Those include several in the North Bay in 2017; the 2018 Camp Fire in Butte County that nearly wiped out the town of Paradise and nearby communities; the 2019 Kincade Fire in Sonoma County; the 2020 Zogg Fire in Shasta County, which killed four people; and last year's Dixie Fire, which burned nearly 1 million acres of northern Sierra Nevada forest.
All told, fires the company started while on probation have killed 111 people.
“In these five years, PG&E has gone on a crime spree and will emerge from probation as a continuing menace to California,” U.S. District Judge William Alsup wrote in a report last week reviewing his oversight of the utility.
“We have tried hard to rehabilitate PG&E,” Alsup wrote. “As the supervising district judge, however, I must acknowledge failure.”
Alsup declined an interview request from The Associated Press to elaborate on his concerns about PG&E.
PG&E faces more criminal charges for both the Kincade and Zogg fires. Butte County prosecutors are now determining whether to charge the company with arson in the Dixie Fire, a decision due by July.
PG&E's conduct prompted its court-appointed monitor to raise alarms about the utility's wildfire prevention efforts in a final report filed in November.
Although the monitor's report applauded significant improvements to the company's natural gas operations, it raised serious concerns about the company's poor record of wildfire safety.
“We doubt anyone would seriously contend PG&E’s performance has been adequate, or that substantial improvement is not still imperative,” the report said.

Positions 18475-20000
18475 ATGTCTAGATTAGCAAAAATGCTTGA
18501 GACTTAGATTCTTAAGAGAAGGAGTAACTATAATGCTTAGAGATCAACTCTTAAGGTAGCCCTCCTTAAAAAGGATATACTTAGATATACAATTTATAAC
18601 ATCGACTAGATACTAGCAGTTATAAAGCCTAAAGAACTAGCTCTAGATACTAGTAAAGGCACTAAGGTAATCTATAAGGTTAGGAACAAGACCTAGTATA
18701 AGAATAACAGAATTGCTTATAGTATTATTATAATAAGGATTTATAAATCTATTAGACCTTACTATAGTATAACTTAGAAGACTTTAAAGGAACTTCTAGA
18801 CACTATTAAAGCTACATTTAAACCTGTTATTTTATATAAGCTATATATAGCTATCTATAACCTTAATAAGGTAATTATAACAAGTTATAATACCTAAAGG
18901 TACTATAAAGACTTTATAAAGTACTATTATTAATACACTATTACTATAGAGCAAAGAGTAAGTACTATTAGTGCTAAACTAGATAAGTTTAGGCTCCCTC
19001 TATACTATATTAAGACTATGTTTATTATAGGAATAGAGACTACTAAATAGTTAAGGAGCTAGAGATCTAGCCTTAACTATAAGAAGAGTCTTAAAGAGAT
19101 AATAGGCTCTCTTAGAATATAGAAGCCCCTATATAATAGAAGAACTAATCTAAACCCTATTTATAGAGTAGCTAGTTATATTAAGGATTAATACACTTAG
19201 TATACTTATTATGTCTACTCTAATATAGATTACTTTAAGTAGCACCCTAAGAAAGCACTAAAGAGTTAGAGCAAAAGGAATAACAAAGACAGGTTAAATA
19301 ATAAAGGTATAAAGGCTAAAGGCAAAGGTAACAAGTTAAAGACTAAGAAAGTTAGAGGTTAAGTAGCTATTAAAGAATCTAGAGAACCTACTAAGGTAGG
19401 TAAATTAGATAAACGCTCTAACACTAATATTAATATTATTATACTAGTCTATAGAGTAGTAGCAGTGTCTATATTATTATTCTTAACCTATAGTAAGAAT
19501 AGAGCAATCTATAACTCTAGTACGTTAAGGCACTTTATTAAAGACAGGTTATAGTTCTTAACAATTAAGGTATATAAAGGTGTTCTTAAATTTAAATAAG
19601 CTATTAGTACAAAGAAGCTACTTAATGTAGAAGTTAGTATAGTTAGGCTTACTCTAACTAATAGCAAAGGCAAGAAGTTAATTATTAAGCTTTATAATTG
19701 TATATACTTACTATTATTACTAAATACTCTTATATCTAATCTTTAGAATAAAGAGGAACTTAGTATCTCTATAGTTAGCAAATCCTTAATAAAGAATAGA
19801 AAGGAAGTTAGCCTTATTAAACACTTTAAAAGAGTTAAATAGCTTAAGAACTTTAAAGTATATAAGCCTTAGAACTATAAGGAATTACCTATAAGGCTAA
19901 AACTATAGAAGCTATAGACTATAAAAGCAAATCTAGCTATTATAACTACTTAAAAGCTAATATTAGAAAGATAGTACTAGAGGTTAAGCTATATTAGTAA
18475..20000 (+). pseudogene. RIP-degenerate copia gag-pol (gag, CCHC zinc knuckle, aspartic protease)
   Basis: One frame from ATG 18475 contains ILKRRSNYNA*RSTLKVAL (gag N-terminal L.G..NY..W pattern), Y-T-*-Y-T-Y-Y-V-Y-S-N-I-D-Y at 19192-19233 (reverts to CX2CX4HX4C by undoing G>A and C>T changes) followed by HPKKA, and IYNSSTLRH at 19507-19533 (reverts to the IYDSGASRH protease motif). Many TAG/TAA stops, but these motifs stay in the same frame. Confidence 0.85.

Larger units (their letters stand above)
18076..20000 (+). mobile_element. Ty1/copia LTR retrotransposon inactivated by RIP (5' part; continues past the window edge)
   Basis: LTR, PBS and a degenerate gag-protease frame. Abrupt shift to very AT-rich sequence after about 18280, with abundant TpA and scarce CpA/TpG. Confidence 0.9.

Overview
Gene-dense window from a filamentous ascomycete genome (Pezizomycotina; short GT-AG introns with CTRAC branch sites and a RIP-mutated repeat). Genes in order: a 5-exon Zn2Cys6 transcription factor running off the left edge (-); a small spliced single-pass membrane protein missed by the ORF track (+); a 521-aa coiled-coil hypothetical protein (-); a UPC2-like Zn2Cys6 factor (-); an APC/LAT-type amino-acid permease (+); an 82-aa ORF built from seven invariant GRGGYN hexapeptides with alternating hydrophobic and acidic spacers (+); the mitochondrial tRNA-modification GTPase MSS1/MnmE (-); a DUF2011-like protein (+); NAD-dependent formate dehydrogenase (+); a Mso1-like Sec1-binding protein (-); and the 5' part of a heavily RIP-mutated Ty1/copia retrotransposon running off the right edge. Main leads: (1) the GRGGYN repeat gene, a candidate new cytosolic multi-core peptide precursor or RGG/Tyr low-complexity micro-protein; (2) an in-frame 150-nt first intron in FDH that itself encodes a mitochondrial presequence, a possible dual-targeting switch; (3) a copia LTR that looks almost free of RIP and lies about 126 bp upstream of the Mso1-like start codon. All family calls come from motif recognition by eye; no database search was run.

The monitor cautioned that with 25,000 miles of power lines in California's most fire-prone territory, the consequences of a single misstep — a missed hazard tree, the failure to replace corroded hardware on power lines — can be “death and destruction.”
Judge Alsup, who repeatedly excoriated PG&E during its probation, asked both federal prosecutors and PG&E in 2019 to weigh in on whether he could extend the company's probation.
He raised the idea again during a hearing earlier this month held to consider allegations PG&E had violated probation by starting the Kincade and Zogg fires.
When PG&E lawyers formally denied the charges, Alsup told Assistant U.S. Attorney Noah Stern he would consider extending probation, but only if prosecutors asked him to.
The U.S. Attorney's Office in San Francisco declined to file such a motion. Instead, it told Alsup that PG&E's term of probation was already the maximum allowed under federal law. Even though there is no binding legal precedent, the prosecutors said, they would not seek an extension given the "unique history and circumstances" of the PG&E case.